The juxtaposition of Dionysus with Tadzio is suggestive, and several students are eager to discuss it. Over the two weeks that we’ve been reading Death in Venice, we’ve frequently argued about the significance of the boy. What does he represent, the Apollonian ideal or the Dionysian temptation? Cues in the text—his form like the finest Greek statue, his terrible teeth—give conflicting evidence. Under the sway of the boy’s beauty, Aschenbach writes his last and perhaps most beautiful—most pristine, most beautifully pure—text; after this act of creation he feels soiled, he says, as though he had just participated in an orgy. Now Tadzio, frolicking with an innocence that may be fraudulent, enters just after the opera’s most evidently Dionysian moment. Is Tadzio then merely an avatar of Dionysus, of a libidinal formlessness that finds its necessary conclusion in the death of the novella’s title? This is the interpretation passionately argued by several of my students. But, others remind us, earlier in the opera, at the end of Act I, Tadzio was crowned Apollo’s champion. How can Britten and Mann use him to represent both of the novella’s tutelary deities?
Shortly after the Bacchanalia, Britten presents the opera’s most beautiful aria, in which the Apollonian/Dionysian dichotomy that has structured the entire novella is called into question. In the passage as Mann wrote it, as Aschenbach, alone, finds himself lost in the city that has come to represent his own disordered psyche, he addresses an imaginary interlocutor borrowed from one of Plato’s most famous dialogues:
Should we then reject it, Phaedrus, The wisdom poets crave,Seeking only form and pure detachment,Simplicity and discipline?But this is beauty, Phaedrus,Discovered through the senses,And senses lead to passion, Phaedrus,And passion to the abyss.
Reading the novella in class, we spent a great deal of time together worrying over these strange, disorienting sentences. We decided finally that “knowledge”—by which Mann seems to mean something like “experience,” intrication with the world of sensuous appetite—and “beauty” represent the Dionysian and Apollonian modes, respectively, that the novella has explored. This seems to be a moment, then, when Aschenbach tries to re-devote himself to the Apollonian life of discipline, the “stern cult of the beautiful” that has crumbled before his obsession with the young Tadzio.
What Aschenbach discovers here, however—and what Britten’s music and Pears’ performance help us to hear—is that the salvation he has sought in the life of discipline and restraint is a chimera; the austere realm of intellect and ideal forms, by retreating to which he has hoped to escape the physical world of the senses, is an illusion. Here is how the excerpt appears in Myfanwy Piper’s libretto:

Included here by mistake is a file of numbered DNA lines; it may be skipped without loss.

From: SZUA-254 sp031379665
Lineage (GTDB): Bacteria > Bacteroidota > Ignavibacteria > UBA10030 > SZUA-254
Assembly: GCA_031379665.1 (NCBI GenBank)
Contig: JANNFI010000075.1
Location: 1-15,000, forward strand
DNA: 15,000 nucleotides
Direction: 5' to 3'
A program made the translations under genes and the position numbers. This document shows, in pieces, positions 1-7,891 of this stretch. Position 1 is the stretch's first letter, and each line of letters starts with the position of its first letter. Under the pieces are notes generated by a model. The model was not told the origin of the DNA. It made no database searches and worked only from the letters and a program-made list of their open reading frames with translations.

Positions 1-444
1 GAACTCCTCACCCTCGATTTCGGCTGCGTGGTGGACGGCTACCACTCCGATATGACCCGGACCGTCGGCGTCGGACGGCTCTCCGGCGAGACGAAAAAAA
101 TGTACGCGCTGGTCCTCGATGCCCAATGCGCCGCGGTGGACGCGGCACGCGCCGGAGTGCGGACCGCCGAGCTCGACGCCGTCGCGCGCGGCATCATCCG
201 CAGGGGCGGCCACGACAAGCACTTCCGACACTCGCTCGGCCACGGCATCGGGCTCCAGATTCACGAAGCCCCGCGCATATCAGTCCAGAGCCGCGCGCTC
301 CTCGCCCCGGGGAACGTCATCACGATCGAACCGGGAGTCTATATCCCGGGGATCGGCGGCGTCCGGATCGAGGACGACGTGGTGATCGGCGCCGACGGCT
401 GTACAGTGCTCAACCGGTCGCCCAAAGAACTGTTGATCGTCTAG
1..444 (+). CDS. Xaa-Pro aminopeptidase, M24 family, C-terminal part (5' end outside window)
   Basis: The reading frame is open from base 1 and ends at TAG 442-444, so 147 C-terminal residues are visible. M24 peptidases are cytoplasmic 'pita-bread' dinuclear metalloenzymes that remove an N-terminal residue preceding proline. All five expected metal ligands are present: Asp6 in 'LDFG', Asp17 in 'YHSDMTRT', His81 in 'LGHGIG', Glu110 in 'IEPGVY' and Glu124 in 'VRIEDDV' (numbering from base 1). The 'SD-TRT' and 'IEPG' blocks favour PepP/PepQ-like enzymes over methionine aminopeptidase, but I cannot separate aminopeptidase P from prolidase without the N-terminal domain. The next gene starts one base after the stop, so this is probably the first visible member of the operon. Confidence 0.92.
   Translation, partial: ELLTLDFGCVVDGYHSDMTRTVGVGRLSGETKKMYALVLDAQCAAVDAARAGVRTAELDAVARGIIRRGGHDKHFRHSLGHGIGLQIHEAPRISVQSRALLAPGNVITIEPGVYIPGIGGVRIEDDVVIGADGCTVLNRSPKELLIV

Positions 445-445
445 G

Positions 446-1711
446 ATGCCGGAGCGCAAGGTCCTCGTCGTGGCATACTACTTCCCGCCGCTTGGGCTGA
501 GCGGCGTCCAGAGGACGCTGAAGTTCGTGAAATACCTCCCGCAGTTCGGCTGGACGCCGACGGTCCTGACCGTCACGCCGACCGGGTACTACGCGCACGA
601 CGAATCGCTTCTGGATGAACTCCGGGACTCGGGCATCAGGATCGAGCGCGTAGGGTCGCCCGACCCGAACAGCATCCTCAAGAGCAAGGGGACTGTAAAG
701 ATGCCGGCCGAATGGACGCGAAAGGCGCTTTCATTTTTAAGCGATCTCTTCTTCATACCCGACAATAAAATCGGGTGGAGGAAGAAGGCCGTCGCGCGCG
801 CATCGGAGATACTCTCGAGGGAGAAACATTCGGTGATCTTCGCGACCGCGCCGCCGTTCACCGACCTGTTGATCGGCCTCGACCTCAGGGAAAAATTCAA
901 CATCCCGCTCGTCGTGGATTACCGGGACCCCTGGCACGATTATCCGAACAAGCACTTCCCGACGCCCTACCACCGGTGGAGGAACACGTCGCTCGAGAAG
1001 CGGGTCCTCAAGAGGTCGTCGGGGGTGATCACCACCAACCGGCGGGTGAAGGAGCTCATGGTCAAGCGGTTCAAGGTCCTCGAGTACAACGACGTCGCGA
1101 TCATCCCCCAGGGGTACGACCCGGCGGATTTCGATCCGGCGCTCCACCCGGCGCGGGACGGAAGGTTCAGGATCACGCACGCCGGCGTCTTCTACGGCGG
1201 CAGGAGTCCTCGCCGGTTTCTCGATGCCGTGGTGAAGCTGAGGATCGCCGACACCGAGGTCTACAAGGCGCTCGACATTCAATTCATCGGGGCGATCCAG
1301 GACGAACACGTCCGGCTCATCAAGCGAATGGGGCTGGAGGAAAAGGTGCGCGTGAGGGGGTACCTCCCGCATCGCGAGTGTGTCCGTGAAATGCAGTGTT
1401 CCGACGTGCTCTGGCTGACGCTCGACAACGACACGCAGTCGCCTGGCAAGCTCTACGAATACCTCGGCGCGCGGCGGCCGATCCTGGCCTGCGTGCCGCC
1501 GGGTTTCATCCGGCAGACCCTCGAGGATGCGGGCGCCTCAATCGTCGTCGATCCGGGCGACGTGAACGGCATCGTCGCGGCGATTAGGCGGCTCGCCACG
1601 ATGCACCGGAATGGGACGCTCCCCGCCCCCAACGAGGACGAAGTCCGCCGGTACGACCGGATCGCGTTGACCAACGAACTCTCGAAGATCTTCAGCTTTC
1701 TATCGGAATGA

We haven’t been able to decide on which side of the Apollonian/Dionysian divide Tadzio falls precisely because the boy defies Aschenbach’s dichotomy. He devastates Aschenbach because he demonstrates that the ideal has its source in the senses; that all beauty—even idealized, intellectual beauty—has its root in the flesh, in bodies prone to passion. Aschenbach, who has tried to discipline his life to the pursuit of intellectual beauty, realizes that even his most severe devotions lead to the abyss of sensual entrapment; the aesthetic sense that is the root of his art, he comes to feel, is finally irredeemable. What had seemed like an easy schematization of experience (between ordered and disordered, good and bad) has crumbled—as all totalitarian conceptions seem liable to do—before the fact of desire and the demands of art.
But this music has still more to teach us, and some of its lessons inhere, once again, in Pears’ voice. That voice is older now, and its various imperfections—the unsteady vibrato, the occasional flatness—have worsened. Yet it’s precisely those imperfections, the way Pears manages them, that make for the mastery of the performance. “Chaos, chaos and sickness,” the aria begins, and one hears in the voice the proximity of rulelessness. Aschenbach reprises a declaration from the opening scene of the opera, when, self-possessed, all but untouched as yet by the passions that will destroy him, he proclaimed: “I, Aschenbach, famous as a master writer, self-discipline my strength.” The line returns now changed by what has passed: “Oh Aschenbach … self-discipline your strength,” he sings, the address revealing an estrangement from his earlier sense of himself. More movingly, Pears lets his vibrato widen and slow here, making the assertion a tragic parody of the writer’s earlier confidence. By the end of the aria, when the deranged Aschenbach takes his leave from his imaginary interlocutor, the voice has been stripped to a thin, reedy sound at once innocent and corrupt, like a drunk choirboy, like Tadzio himself. “And now, Phaedrus, I will go. / But you stay here,” he sings. “And when your eyes no longer see me, / then you go too.” Unsupported by strings, even by the spare accompaniment of piano and harp that has carried it this far, the voice is expressive of a terrible, solitary desolation.